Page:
“Elixirmune Gut Guard is a potent natural alternative to traditional pharmaceutical medication that powers up your body’s immunity system to help fight bacterial, fungal, and viral infections the way nature has done for millions of years. It creates a “rain forest” of good bacteria in your gut that fights the bad bacteria that cause illness and disease.”
Elixirmune is vegan friendly and 100% natural and organic. It can aid in combatting the following illnesses:
- Autoimmune diseases and disorders
- Digestive tract and gut-related conditions
- Metabolic and diabetic disorders
- Conditions related to poor circulation
- Respiratory disorders
- Fungal, bacterial, and viral infections
- Arthritic symptoms and inflammation
It can also be used orally, topically, as a facewash, and can be inhaled through a nebulizer or similar device.
Elixirmune contains a unique blend of 40 naturally occurring soil-based probiotic strains. These are rich in fulvic and humic acid which is required by the human body. “The scientific methods and process used to cultivate the probiotic strains from pristine virgin soil and the artisanal bio-fermentation process used to blend the ELIXIRMUNE formulation takes nearly 3 months and is part of their proprietary secret recipe formula that creates a product that produces incredible results even with the most chronic ailments.”
“Elixirmune was formulated by internationally recognised bio-technologists to develop a soil-based probiotic (SBO) that could introduce the goodness of South African soil to our bodies to help build up some “old school” immunity to fight disease and infections. For a better way of life.”
Unlike some traditional probiotics that are less likely to survive gastric acid, SBOs appear to survive it. SBOs also have a longer, more stable shelf-life. This is a plus as they do not need to be refrigerated, which makes it easier to take them along when travelling without worrying about keeping the product cold.
Elixirmune contains an interesting blend of ingredients (no artificial sweeteners, and is preservative and colourant free):
- Organic molasses: an ancient superfood that contains iron, calcium, magnesium, vitamin B6, selenium, potassium, fulvic and humic acid.
- 43 Naturally produced live culture soil-based probiotic strains which promote good bacteria.
- Bio-active humus extract (extract of the dark, organic part of the soil that is produced by the decomposition of animal and vegetable matter) and organic soil carbons (all of which are not carcinogenic) extracted from virgin soil deposits to aid the fermentation process.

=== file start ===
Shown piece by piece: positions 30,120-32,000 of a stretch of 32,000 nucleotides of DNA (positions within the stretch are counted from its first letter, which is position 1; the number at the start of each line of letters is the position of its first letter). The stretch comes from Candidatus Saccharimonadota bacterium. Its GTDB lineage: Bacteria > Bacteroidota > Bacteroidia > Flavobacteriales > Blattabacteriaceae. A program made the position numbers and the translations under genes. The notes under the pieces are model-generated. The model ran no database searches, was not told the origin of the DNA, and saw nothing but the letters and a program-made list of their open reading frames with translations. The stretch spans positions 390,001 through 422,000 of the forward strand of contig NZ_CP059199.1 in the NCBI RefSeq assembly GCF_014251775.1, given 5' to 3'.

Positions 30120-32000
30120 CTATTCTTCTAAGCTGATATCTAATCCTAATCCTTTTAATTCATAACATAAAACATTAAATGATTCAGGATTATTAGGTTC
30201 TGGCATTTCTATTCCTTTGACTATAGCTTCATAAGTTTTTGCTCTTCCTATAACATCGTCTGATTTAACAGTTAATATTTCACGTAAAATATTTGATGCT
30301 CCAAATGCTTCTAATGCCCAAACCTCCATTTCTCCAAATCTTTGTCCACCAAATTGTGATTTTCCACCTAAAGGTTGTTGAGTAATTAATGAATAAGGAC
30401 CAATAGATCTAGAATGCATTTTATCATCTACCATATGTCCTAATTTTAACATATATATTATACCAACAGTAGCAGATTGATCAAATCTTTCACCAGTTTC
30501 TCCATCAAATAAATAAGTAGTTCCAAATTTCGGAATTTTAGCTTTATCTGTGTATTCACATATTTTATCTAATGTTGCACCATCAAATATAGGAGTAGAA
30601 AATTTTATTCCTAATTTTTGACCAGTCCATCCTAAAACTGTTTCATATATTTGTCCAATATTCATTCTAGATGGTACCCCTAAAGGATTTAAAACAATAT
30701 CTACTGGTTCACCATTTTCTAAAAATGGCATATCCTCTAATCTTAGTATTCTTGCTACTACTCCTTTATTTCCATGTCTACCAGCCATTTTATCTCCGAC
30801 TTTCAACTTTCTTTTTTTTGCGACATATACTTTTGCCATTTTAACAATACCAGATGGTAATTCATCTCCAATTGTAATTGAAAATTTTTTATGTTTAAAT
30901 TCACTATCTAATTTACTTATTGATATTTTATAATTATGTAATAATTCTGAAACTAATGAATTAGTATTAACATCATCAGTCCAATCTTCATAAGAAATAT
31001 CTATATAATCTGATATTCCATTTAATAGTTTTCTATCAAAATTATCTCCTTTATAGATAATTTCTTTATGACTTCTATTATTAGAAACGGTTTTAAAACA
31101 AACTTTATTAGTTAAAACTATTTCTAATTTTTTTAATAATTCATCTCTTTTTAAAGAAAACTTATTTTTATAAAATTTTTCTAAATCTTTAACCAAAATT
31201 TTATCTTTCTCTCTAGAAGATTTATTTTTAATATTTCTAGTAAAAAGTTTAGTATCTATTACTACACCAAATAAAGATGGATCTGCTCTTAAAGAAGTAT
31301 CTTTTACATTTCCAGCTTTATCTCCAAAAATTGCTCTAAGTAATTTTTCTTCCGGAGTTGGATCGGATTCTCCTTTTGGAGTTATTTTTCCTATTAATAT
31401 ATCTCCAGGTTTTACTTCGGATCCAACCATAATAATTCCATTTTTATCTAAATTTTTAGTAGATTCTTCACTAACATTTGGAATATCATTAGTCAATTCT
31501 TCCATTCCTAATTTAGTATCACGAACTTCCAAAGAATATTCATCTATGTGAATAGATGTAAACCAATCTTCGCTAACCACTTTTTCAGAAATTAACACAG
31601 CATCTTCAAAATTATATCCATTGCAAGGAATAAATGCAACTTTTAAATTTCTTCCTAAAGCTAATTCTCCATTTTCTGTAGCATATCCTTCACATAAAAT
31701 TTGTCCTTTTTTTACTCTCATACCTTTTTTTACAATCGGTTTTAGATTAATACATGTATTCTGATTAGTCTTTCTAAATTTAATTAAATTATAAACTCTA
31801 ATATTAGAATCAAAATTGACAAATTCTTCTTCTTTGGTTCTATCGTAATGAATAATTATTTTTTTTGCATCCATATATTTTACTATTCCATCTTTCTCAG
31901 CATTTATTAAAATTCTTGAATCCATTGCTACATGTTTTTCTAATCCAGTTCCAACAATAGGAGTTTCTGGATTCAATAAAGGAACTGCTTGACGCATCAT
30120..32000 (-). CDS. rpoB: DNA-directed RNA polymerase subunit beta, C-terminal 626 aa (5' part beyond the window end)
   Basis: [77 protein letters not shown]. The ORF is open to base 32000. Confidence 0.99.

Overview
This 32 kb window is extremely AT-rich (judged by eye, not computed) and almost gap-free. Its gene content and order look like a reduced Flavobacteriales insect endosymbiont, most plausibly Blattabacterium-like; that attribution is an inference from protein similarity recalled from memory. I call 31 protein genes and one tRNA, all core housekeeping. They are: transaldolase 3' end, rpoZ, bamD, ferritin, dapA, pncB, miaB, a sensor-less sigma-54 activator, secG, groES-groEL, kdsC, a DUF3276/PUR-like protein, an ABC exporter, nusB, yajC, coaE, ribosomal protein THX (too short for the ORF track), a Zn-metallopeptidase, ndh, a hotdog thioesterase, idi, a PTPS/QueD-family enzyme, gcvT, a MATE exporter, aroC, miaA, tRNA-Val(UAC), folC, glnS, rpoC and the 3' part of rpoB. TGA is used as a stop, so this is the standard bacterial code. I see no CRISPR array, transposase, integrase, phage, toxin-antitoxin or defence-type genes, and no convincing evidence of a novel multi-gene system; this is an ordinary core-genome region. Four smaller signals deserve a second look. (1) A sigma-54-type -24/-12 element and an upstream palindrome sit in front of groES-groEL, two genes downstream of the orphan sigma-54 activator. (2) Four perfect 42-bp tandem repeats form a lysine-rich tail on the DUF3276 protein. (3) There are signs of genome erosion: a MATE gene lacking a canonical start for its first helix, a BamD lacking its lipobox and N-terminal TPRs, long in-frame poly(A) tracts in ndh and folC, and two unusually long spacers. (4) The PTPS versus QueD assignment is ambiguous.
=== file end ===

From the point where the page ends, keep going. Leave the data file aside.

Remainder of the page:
The consumption of probiotics is well documented for promoting lower gastrointestinal homeostasis as well as stimulating the growth of beneficial indigenous gut microbes in an environment where there is an imbalance in microflora. However, the effect of probiotics on the health of the upper gastrointestinal environment is less clear.
“Researchers have found that probiotics may be relevant to changes seen in GERD:
- Specific probiotics accelerate gastric emptying by interacting with stomach mucosal receptors. Transient lower oesophagal sphincter relaxation is often triggered in GERD.
- Specific Lactobacillus and Bifidobacterium are linked with alterations in the immune response and antagonistic activity toward potential pathogens through the production of short-chain fatty acids, such as lactic acid.
- Intestinal motility and immunity can be impacted by small intestinal bacterial overgrowth (SIBO) in which probiotics can be beneficial.”
For years humans have been exposed to soil bacteria but, sadly, the industrial society in which we now find ourselves has practically wiped out our exposure to these valuable microorganisms. Therefore, it is important to incorporate SBOs into our diets for ideal gut health and overall well-being. By doing so, we give our bodies the optimal ability to naturally ward off infections and disease.
By following a wholesome diet and lifestyle, you can reduce reflux and, in all likelihood, alleviate the nasty symptoms thereof without medication. By supplementing with probiotics, especially SBOs, you can also reduce the risk of developing GERD.
DISCLAIMER: The information contained in this article is for informational purposes only. No material contained herein is intended to be a substitute for professional medical advice, diagnosis, or treatment. Always seek the advice of your physician or other qualified health care provider with any questions you may have regarding a medical condition or treatment before undertaking a new health care regime, and never disregard professional medical advice or delay in seeking it because of something you have read.
Authored by Delilah Nosworthy